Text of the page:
Last of the Royal Canadian Navy's support ships retired during special ceremony
Michael MacDonald, THE CANADIAN PRESS
Published Friday, October 21, 2016 7:45AM ADT
Last Updated Friday, October 21, 2016 7:49PM ADT
HALIFAX -- The Royal Canadian Navy's last steam-powered warship -- HMCS Preserver -- was officially retired Friday during an elaborate, rain-drenched ceremony along the Halifax waterfront, marking the end of a storied, 46-year career at the front lines of history.
The big support ship's motto was, "Heart of the Fleet."
Commissioned in July 1970, the venerable tanker was a floating grocery store, gas station, repair shop, hospital and helicopter hangar.
Rear Admiral John Newton said Preserver and its now-retired sister, Protecteur, helped Canada punch above its weight on the world stage.
"They allowed our navy to act big," he told a crowd huddled under a large, wind-whipped tent.
Aside from food, fuel and other basic supplies, Preserver also carried ammunition, two landing craft, a dentist, doctor, specialized repair teams and a small hospital with four beds and two operating rooms. It was even equipped to process garbage from other ships.
"Canadian ships don't dump at sea," said retired commander Colin Darlington, who served as the ship's second-in-command between 2001 and 2003.
Some sailors nicknamed the 21,000-tonne, Halifax-based vessel "Atlantic Superstore," after a regional grocery chain.
During the ceremony Friday, the ship's company was lined up on Preserver's deck, facing a crowd of former and current sailors, their families and other supporters. At one point, the frigate HMCS Ville de Quebec sailed past the jetty and fired its guns as the crew on deck shouted three cheers.
"These ships gave the fleet global reach, sustainability, fast deployment when called to action ... and a great utility in coalitions, where food, stores and fuel are always in short supply," said Newton.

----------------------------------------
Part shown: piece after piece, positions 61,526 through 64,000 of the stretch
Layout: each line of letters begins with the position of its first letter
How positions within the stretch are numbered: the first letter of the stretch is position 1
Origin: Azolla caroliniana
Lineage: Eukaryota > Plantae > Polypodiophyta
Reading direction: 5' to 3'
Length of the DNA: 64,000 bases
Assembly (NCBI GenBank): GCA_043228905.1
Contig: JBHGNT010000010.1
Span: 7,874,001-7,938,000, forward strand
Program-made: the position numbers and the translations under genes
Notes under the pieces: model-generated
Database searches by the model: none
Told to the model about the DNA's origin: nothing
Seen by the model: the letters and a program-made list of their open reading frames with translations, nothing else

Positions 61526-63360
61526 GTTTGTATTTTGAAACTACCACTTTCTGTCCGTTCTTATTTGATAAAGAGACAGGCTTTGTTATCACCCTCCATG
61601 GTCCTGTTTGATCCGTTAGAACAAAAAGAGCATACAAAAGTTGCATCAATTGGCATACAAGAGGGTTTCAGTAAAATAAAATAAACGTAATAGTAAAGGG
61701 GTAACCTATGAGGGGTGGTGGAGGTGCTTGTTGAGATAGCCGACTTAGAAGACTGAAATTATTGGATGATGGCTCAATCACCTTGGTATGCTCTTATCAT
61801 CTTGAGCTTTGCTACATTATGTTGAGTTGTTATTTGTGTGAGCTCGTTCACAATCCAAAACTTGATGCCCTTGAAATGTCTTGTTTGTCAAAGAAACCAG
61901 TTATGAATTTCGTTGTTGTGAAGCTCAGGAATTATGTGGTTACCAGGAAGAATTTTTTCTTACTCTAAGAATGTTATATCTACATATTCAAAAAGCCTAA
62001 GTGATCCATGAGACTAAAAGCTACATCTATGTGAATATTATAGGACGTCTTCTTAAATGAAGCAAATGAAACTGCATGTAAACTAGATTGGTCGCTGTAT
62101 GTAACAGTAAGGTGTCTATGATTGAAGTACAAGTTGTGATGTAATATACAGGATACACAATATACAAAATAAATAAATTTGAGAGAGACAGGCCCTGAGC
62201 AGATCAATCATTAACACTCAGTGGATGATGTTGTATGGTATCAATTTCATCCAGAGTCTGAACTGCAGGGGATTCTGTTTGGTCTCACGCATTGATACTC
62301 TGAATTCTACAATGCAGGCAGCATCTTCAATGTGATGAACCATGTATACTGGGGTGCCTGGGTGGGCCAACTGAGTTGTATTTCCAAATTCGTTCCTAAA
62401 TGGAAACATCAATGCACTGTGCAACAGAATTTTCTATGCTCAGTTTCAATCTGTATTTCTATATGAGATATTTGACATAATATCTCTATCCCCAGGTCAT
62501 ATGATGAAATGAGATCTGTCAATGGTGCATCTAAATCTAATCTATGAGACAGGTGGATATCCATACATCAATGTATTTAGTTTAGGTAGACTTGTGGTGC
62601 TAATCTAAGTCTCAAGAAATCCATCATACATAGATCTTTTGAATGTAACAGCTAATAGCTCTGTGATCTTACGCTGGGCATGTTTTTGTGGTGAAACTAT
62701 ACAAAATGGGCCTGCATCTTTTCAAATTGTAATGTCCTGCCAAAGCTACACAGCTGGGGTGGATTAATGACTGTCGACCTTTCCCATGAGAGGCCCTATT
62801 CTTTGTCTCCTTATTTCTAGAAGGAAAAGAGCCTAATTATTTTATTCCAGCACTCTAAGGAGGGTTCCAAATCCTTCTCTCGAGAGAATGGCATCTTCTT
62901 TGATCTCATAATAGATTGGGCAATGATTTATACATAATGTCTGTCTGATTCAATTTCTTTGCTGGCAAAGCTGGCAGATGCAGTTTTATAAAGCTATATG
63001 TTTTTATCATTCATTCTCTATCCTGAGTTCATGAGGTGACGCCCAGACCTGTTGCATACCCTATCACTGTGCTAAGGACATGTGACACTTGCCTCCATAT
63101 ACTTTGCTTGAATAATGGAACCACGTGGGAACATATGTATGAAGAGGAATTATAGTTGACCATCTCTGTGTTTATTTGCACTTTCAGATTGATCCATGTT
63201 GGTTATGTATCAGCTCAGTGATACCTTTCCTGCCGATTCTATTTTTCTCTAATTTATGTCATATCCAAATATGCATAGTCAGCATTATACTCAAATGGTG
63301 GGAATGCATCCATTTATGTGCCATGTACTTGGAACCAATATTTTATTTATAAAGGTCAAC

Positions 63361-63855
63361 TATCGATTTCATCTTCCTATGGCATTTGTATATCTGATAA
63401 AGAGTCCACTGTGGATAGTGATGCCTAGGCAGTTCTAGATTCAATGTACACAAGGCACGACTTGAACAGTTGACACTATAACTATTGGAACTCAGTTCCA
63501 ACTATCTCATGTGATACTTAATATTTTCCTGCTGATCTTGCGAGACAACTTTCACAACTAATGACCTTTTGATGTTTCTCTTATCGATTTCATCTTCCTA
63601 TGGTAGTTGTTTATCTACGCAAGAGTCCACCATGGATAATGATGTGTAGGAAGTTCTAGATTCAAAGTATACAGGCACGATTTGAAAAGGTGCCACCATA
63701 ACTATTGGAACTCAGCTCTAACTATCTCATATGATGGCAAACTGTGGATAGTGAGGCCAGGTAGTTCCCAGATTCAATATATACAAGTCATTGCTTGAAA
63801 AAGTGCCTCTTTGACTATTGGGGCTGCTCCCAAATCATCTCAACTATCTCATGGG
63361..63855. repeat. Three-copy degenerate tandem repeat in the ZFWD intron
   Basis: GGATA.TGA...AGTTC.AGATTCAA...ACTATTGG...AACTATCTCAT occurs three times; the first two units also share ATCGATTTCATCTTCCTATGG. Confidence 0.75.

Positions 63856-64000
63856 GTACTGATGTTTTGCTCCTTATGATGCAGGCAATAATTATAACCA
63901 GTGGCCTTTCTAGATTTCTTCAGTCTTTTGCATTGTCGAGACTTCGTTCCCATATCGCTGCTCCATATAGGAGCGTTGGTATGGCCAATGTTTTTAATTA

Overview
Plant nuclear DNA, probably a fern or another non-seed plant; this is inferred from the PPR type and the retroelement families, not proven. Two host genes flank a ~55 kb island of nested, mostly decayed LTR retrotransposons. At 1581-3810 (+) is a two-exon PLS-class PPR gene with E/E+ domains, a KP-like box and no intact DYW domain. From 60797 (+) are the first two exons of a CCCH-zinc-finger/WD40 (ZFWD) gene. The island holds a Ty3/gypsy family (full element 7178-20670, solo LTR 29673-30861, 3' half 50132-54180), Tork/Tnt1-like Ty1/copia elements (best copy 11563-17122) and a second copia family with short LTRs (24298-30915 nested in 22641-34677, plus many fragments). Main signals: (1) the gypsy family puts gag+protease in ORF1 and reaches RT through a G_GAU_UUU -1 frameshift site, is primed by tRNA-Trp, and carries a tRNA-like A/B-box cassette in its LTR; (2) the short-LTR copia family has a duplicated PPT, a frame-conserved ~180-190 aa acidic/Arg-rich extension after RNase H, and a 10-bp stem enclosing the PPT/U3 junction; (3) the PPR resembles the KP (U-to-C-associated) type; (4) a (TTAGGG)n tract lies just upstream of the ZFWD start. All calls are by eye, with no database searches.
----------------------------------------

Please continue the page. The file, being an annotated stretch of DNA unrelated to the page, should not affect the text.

Even though the ship usually played a supporting role, it was often near the front lines of key global events.
The 9/11 terrorist attacks in the United States came a month after Darlington joined the ships' company. A month after that, in October 2011, Preserver was dispatched to the Arabian Sea for six months as part of the U.S.-led war on terror.
On Dec. 17, 2001, the ship replenished fuel for seven ships from five countries. Working non-stop from sunrise to sundown, the crew also slung 134 pallets loaded with supplies to ships cruising alongside at 12 knots, usually accomplishing the task in less than two minutes.
"I called it the dance on the deck," the former executive officer said, referring to the precise co-ordination of sailors and heavy machinery on a rolling deck.
Earlier in its career, Preserver acted as a supply ship for Canadian peacekeepers in Cyprus in 1974, and took part in several UN missions, including the enforcement of sanctions against Haiti in 1993 and the former Yugoslavia in 1994. The ship also helped with recovery efforts after the Swissair jetliner crash off Nova Scotia in 1998, a gruesome task that saw the vessel used as a floating morgue.
Preserver -- built in New Brunswick by the Saint John Shipbuilding and Dry Dock Co. -- is the last of the navy's three oilers constructed in the late 1960s as the Cold War prompted the Canadian navy to hone anti-submarine skills acquired during the Second World War.
The federal government's joint support ship replacement program with Vancouver's Seaspan shipyard is expect to deliver the first of two ships by 2020 at the earliest. Meanwhile, Canada is leasing oilers from Spain and Chile, while a German container ship is being converted into a modern oiler at the Davie shipyard in Levis, Que.
Newton said he expected the converted ship, Asterix, to be delivered by next October.
"We're out there building relations internationally for a task group to be on the move as soon as we get that ship in our hands," he said, adding that he expected the Asterix to work with the other two support ships once they are delivered. "I've been told to move ahead with confidence."
As for Preserver, Darlington said he expects the ship to be broken up now that it has been "paid off," a term that dates from the days when sailors were paid wages owing only when the work was done and they went ashore.